Until recently, I never thought a bathroom could feel like this:

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*Cheerfully* “All by myseelf…” [Source]

…where TV is the greatest invention known to mankind

I’m the first to admit that we probably watch an unhealthy amount of TV in our house. Before kids, I thought we’d be the type of parents to limit TV to only a few 30-minute shows a week, if at all. Now, I’m pleased if we only watch a few 30-minute shows a day. If you stay home and still don’t watch any TV, then major props to you. I’m not sure how you do it.

At least for me, with a newborn who wakes up all night and a toddler who starts each day at 6:30, I’m just doing what I have to do to survive. Sometimes I muster the energy to read, play with toys, or get a jump-start on breakfast. Other times I turn on the boob tube, sit on the couch, and let my coffee do its magic.

I only casually watch the shows I play for him (typically in desperation to see how much time is left), but I’ve seen enough to become highly critical of some of today’s children’s programming. For instance, why does Daniel Tiger’s mom wear pants when Daniel and his dad don’t? Does Mickey’s Toodles have all that random crap because he’s a closet hoarder? And don’t even get me started on what an asshole Thomas’s friend James is. Luckily for me, my toddler’s attention span is finally long enough to sit and watch an entire feature-length film. Unluckily for me, he wants to watch the same ones repeatedly.

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If I have to watch Cars 2 one more time, I’m gonna be ka-chout of my mind. [Source]

…where the car can become a torture chamber

It’s hard to explain, but if you’re a mom you’ll know what I mean when I say a kid’s cries go straight to his mom’s heart. Kids’ screams send some kind of biological signal that makes a mom’s stress level rise and stomach turn. It’s hard enough with one, but now that I have two children who occasionally sync their wails while I’m driving? Well, let’s just say this is me when we finally get to where we’re going.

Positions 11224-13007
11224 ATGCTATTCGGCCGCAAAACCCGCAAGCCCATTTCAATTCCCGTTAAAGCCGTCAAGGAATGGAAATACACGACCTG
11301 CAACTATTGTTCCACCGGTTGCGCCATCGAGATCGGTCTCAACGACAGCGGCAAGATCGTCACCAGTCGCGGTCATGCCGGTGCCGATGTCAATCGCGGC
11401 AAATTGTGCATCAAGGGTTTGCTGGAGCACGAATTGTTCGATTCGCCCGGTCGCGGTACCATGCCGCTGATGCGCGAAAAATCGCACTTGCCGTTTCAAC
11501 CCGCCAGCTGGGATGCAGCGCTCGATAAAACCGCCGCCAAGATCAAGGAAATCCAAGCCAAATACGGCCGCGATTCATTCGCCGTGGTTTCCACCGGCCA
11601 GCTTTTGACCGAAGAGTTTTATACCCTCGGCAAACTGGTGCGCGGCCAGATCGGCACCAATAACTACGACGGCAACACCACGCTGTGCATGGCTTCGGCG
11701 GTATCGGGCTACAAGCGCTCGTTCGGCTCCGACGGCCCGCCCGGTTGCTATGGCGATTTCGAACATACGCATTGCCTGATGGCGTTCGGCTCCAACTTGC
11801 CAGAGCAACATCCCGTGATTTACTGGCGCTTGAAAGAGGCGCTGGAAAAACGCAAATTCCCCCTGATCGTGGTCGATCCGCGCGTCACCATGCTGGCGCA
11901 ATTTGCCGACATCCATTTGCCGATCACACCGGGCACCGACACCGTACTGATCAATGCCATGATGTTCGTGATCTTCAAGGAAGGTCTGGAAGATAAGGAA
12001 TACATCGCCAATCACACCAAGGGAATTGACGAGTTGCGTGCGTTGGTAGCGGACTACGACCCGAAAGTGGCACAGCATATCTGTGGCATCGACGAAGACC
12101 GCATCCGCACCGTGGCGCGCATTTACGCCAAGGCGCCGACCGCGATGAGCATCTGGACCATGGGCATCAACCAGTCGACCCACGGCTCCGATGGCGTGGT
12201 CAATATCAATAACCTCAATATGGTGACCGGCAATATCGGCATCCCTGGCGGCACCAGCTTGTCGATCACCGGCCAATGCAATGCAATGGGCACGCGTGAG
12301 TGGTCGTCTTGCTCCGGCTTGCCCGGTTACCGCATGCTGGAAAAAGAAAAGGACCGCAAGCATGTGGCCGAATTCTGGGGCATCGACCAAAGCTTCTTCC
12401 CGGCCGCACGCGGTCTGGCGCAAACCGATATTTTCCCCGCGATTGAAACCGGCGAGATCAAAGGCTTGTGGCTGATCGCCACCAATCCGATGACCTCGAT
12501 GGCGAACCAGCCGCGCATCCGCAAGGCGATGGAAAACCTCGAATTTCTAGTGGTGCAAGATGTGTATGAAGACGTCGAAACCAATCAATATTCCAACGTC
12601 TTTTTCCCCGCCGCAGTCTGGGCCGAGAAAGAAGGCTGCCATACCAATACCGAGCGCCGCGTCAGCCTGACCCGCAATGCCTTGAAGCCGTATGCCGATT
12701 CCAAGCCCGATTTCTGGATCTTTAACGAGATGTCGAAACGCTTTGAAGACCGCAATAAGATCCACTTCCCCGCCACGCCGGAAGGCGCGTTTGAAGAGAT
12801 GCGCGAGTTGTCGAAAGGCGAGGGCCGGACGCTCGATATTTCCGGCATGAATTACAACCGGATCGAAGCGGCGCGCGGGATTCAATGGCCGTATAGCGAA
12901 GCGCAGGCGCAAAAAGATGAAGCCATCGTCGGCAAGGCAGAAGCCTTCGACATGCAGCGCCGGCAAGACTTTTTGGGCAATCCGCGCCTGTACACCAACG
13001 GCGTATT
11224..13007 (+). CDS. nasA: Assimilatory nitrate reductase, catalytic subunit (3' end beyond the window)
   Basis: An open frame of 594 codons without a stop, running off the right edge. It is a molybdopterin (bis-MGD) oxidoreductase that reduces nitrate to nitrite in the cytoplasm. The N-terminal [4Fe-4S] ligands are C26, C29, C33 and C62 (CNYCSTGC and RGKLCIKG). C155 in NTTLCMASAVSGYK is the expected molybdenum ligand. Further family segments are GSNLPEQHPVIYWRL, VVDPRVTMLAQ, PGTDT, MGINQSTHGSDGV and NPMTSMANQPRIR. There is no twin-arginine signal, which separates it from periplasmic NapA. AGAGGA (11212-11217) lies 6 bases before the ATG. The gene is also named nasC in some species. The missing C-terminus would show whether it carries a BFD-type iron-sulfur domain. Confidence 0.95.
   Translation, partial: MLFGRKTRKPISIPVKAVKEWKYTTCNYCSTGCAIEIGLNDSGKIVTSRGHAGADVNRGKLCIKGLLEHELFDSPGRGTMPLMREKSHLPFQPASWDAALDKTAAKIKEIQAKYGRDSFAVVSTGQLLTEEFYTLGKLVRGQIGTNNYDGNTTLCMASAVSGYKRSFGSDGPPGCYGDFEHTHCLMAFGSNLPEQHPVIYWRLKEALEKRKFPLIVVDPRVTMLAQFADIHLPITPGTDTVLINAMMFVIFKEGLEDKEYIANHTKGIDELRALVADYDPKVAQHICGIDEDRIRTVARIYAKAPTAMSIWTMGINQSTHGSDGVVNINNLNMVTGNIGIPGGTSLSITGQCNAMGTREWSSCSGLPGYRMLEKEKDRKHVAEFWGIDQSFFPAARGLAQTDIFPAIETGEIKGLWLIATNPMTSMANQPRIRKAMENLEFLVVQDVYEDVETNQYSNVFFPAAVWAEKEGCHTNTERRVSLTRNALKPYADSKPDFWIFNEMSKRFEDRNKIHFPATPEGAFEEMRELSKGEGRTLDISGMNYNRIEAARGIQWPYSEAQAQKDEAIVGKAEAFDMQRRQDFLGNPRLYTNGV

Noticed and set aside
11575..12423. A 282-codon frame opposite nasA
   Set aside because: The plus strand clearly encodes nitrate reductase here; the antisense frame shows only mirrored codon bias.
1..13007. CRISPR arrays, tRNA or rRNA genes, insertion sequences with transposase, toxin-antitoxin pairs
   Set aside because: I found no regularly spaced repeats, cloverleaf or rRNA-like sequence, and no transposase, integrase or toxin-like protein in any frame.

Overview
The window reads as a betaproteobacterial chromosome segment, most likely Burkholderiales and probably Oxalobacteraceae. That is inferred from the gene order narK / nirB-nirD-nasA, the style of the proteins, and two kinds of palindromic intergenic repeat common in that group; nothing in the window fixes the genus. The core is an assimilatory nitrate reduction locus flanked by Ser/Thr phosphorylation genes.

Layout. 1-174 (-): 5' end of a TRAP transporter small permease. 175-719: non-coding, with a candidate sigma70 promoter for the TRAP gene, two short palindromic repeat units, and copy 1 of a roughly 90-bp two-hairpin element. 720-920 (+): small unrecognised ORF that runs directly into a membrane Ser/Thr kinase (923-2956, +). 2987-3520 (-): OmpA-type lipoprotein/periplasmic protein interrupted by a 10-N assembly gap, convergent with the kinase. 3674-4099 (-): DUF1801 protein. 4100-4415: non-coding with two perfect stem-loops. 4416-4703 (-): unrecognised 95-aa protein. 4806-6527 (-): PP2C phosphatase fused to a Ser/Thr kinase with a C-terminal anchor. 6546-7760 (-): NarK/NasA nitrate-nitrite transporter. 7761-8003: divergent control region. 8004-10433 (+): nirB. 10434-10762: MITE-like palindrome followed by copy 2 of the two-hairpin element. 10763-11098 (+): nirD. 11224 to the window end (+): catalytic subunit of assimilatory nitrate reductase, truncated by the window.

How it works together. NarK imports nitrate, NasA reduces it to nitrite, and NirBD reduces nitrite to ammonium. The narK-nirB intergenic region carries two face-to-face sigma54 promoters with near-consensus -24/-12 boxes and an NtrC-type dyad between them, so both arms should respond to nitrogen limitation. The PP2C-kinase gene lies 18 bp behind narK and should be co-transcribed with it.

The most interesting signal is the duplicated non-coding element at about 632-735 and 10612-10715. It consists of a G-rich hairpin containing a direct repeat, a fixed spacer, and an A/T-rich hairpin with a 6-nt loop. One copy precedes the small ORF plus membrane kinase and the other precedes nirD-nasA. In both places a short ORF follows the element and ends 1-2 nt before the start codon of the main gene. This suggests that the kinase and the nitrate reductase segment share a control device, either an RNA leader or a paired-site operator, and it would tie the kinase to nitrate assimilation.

…where small accomplishments count

Take a shower? Wash a dish? Work out? Keep your kids alive all day? Get out of the house? Or, *gasp* put on real pants?  I’m not gonna lie; if I do any of these on a given day, I try to allow myself to feel like the badass I am.

…where I sometimes just have to accept pandemonium

Patting myself on the back for the little successes is helpful to some degree, but sometimes there’s just so much chaos that there’s no choice but to give in to it. I often think, “This is my life now.” So my toddler watched five hours of TV and ate ketchup and cantaloupe for lunch. So I’m covered in vomit and my kid is drinking water out of the dog bowl. Who cares? It’s times like these where I try to acknowledge that I’m doing the best I can, that we usually have better days, and that there’s nothing more to do than laugh at the outrageousness of the moment. Honestly, these times usually make for the best stories anyway (see oatmeal story above).

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“Do I care if that gets marked on with pen?” is a question I ask myself more than I’d like to admit. The answer has increasingly been “no.” [Source]

…where my family and friends mean the world to me

I would be an absolute basket case, or arguably more of one than I am now, were it not for my friends and family. We’ve had such an outpouring of support in these last few months and I couldn’t be more grateful. To everyone who has reached out, helped us, or shown us love, thank you.

…where the sweet moments make it all worthwhile